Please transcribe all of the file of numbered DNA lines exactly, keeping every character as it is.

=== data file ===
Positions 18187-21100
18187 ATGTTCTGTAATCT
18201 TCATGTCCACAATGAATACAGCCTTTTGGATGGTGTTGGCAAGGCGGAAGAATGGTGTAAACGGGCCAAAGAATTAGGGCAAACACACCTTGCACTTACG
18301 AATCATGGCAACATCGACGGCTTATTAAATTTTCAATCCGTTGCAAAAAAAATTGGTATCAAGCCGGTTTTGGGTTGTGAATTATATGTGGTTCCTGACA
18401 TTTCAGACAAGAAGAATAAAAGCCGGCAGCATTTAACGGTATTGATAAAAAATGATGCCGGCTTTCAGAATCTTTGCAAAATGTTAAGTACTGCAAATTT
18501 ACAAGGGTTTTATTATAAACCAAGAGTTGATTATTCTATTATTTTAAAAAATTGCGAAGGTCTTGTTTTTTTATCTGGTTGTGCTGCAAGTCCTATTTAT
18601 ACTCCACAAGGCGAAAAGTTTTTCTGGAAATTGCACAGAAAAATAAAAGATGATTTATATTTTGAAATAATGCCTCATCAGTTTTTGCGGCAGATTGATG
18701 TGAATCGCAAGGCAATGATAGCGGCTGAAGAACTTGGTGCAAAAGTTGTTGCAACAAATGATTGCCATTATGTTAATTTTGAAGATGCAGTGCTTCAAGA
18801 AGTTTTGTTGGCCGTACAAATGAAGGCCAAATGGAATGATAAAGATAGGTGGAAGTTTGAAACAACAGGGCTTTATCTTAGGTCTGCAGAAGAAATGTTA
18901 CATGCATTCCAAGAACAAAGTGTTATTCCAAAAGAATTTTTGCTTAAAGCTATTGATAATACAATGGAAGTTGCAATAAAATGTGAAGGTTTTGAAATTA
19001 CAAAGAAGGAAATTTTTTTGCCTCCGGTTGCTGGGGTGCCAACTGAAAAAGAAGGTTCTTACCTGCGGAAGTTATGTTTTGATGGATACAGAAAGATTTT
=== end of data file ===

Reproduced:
Positions 18187-21100
18187 ATGTTCTGTAATCT
18201 TCATGTCCACAATGAATACAGCCTTTTGGATGGTGTTGGCAAGGCGGAAGAATGGTGTAAACGGGCCAAAGAATTAGGGCAAACACACCTTGCACTTACG
18301 AATCATGGCAACATCGACGGCTTATTAAATTTTCAATCCGTTGCAAAAAAAATTGGTATCAAGCCGGTTTTGGGTTGTGAATTATATGTGGTTCCTGACA
18401 TTTCAGACAAGAAGAATAAAAGCCGGCAGCATTTAACGGTATTGATAAAAAATGATGCCGGCTTTCAGAATCTTTGCAAAATGTTAAGTACTGCAAATTT
18501 ACAAGGGTTTTATTATAAACCAAGAGTTGATTATTCTATTATTTTAAAAAATTGCGAAGGTCTTGTTTTTTTATCTGGTTGTGCTGCAAGTCCTATTTAT
18601 ACTCCACAAGGCGAAAAGTTTTTCTGGAAATTGCACAGAAAAATAAAAGATGATTTATATTTTGAAATAATGCCTCATCAGTTTTTGCGGCAGATTGATG
18701 TGAATCGCAAGGCAATGATAGCGGCTGAAGAACTTGGTGCAAAAGTTGTTGCAACAAATGATTGCCATTATGTTAATTTTGAAGATGCAGTGCTTCAAGA
18801 AGTTTTGTTGGCCGTACAAATGAAGGCCAAATGGAATGATAAAGATAGGTGGAAGTTTGAAACAACAGGGCTTTATCTTAGGTCTGCAGAAGAAATGTTA
18901 CATGCATTCCAAGAACAAAGTGTTATTCCAAAAGAATTTTTGCTTAAAGCTATTGATAATACAATGGAAGTTGCAATAAAATGTGAAGGTTTTGAAATTA
19001 CAAAGAAGGAAATTTTTTTGCCTCCGGTTGCTGGGGTGCCAACTGAAAAAGAAGGTTCTTACCTGCGGAAGTTATGTTTTGATGGATACAGAAAGATTTT